Dr Sam Halliday, BA (Sussex) MA (Nottingham) PhD (London)
Reader in Nineteenth-Century American Literature | Director of Graduate Studies: Training
Email: email@example.comWebsite: https://www.qmul.ac.uk/sed/english/postgraduate/training/Office Hours: See QMPlus
I studied American Studies at the University of Sussex and the University of Nottingham before doing a PhD in English Literature at Royal Holloway, University of London, supervised by Professor Tim Armstrong. That PhD (on electricity in nineteenth century American literature, and related matters) eventually turned into my first book, Science and Technology in the Age of Hawthorne, Melville, Twain, and James: Thinking and Writing Electricity (2007). I have been at Queen Mary since 2000. Between around 2008 and 2013 I mostly worked on sound in twentieth century literature and other art forms; more recently, I have been working on African American writer Ralph Ellison.
I have taught on:
- ESH264: Terror, Transgression, and Astonishment
- ESH277: The Invention of America: American Literature, 1630 to the Early Twentieth Century
- ESH6020: Herman Melville's Moby Dick
I have taught on:
- ESH7034: Modernism and After
- American literature; African American literature; modernism
- Science and technology in culture
- Communications media and literature
- Literature's relationship with music, cinema, and other arts
- The body and the senses
Recent and On-Going Research:
In Sonic Modernity: Representing Sound in Literature, Culture and the Arts (2013; paperback edition 2020) I survey Anglophone and other literature of the early twentieth century, focusing on the sounds this literature represents and the other arts (especially music) with which this literature is engaged. More recent work on sound includes ‘Hearing and the Senses’, a chapter in Sound and Literature, edited by Anna Snaith (Cambridge University Press, 2020).
In addition to and alongside work on sound and music, my on-going research concerns Ralph Ellison, and other African American writers of the twentieth century. One recent essay concerns the relationship between Ellison (and Richard Wright, and James Baldwin) and Henry James; another addresses Ellison’s relation to cinema. Future projects will continue to explore that relation, and also Ellison’s engagement with other twentieth century art forms, technologies, and discourses, from botany and boxing to computing, literary theory, and psychoanalysis.
Sonic Modernity: Representing Sound in Literature, Culture and the Arts (Edinburgh University Press, 2013; paperback edition 2020)
Science and Technology in the Age of Hawthorne, Melville, Twain and James: Thinking and Writing Electricity (Palgrave, 2007)
Book chapters and journal articles:
‘Ralph Ellison and the Divergent African American Claims on Henry James’, in Global Ralph Ellison, ed. Marc C. Conner and Tessa Roynon (Peter Lang, forthcoming, 2020)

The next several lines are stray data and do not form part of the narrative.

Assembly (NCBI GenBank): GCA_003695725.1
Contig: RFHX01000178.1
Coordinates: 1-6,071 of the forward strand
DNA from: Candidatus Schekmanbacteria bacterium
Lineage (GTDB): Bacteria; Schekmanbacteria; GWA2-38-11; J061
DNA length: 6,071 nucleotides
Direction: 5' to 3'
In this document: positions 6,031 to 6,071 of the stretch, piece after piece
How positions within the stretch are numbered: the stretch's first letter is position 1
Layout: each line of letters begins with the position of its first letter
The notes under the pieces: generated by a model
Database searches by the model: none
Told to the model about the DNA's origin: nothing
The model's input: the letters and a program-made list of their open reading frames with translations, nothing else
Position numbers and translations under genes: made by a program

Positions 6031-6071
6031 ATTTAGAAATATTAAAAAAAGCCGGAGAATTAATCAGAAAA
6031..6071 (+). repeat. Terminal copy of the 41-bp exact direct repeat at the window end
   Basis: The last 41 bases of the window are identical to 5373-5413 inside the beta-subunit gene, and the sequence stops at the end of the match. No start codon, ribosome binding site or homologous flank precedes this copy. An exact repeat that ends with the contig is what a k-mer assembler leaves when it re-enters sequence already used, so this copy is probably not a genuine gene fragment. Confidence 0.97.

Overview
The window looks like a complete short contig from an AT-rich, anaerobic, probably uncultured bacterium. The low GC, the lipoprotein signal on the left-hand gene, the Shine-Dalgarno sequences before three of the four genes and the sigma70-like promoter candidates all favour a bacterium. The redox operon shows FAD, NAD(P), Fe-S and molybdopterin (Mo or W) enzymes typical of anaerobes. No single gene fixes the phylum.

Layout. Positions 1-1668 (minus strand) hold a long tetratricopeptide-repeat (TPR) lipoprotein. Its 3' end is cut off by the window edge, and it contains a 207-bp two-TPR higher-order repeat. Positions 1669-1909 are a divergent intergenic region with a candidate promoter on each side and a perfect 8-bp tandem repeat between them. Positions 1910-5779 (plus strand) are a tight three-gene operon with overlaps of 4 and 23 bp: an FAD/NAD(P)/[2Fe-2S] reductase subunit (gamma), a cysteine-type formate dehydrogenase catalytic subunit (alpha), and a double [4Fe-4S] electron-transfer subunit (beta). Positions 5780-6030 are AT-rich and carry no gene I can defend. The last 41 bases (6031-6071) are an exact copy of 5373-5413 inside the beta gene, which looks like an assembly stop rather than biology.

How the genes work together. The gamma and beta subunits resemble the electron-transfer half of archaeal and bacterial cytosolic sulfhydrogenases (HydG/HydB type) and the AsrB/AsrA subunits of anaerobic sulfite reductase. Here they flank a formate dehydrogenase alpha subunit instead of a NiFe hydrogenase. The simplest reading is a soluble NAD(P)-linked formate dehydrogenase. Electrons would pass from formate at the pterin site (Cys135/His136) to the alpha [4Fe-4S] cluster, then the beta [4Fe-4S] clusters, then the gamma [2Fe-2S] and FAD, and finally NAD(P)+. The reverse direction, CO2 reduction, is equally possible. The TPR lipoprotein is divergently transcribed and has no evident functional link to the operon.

‘Cinema and Cinematicity in Ralph Ellison’s Three Days Before the Shooting . . .’. Literature of the Americas, No. 8 (2020), pp. 309-35. Link here.
‘Hearing and the Senses’, in Literature and Sound, ed. Anna Snaith (Cambridge University Press, 2020).
‘“High Fidelity,” “Added Value” and the Aesthetics of Sound Technology in Literary Modernism’, in The Edinburgh Companion to Literature and Music, ed. Delia da Sousa Correa (Edinburgh University Press, 2020)
‘Electricity, Telephony, Communication’, in Oxford 21st Century Approaches to Literature: Late Victorian into Modern, ed. Laura Marcus, Michèle Mendelssohn, and Kirsten Shepherd-Barr (Oxford University Press, 2016)
‘Electricity and Homosexuality: from 19th‐century American Sexual Health Literature to D. H. Lawrence’, Centaurus 57: 3 (2015), pp. 212-228
‘Modernism and the Seashell’, Critical Quarterly, 54 (2012), pp. 74-92
‘Clocks, Horses, Trains: The aural space-time complex in the late-nineteenth and early-twentieth centuries’ Sound Effects 1: 1 (2011), 37-51. Link here.
‘Weather, Sound Technology, and Space in Wallace Stevens’, Wallace Stevens Journal, 33 (2009), 83-96
‘Helen Keller, Henry James, and the Social Relations of Perception’, Criticism, 48 (2006), 175-201
‘History, "Civilization", and A Connecticut Yankee in King Arthur's Court’, in A Companion to Mark Twain, ed. P. Messent and L. J. Budd (Oxford: Blackwell, 2005)
‘Deceit, Desire and Technology: A media history of secrets and lies’, Forum for Modern Language Studies, 37 (2001), 141-54
I would welcome enquiries from potential doctoral students interested in any of the areas of my research.
I have recently supervised the following successful PhD projects:
- Katherine Angell, 'The Concept of Monstrosity in Nineteenth-Century Medicine and Popular Culture’ (2013), co-supervised with Catherine Maxwell.
- Peter Jones, 'Disowned Relations: Social Exploratory Literature and London's Unsettling Streets, 1838-1914', co-supervised with Markman Ellis (2014).
- Rosie Langridge, Viewing Modernist Literature Through a Postal Lens: Modernism in the Post Office, co-supervised with Morag Shiach (2017).
- Kester Richardson-Dawes, ‘The Origins of German Tragic Radio: Walter Benjamin's Radio Broadcasts', co-supervised with Paul Hamilton (2019).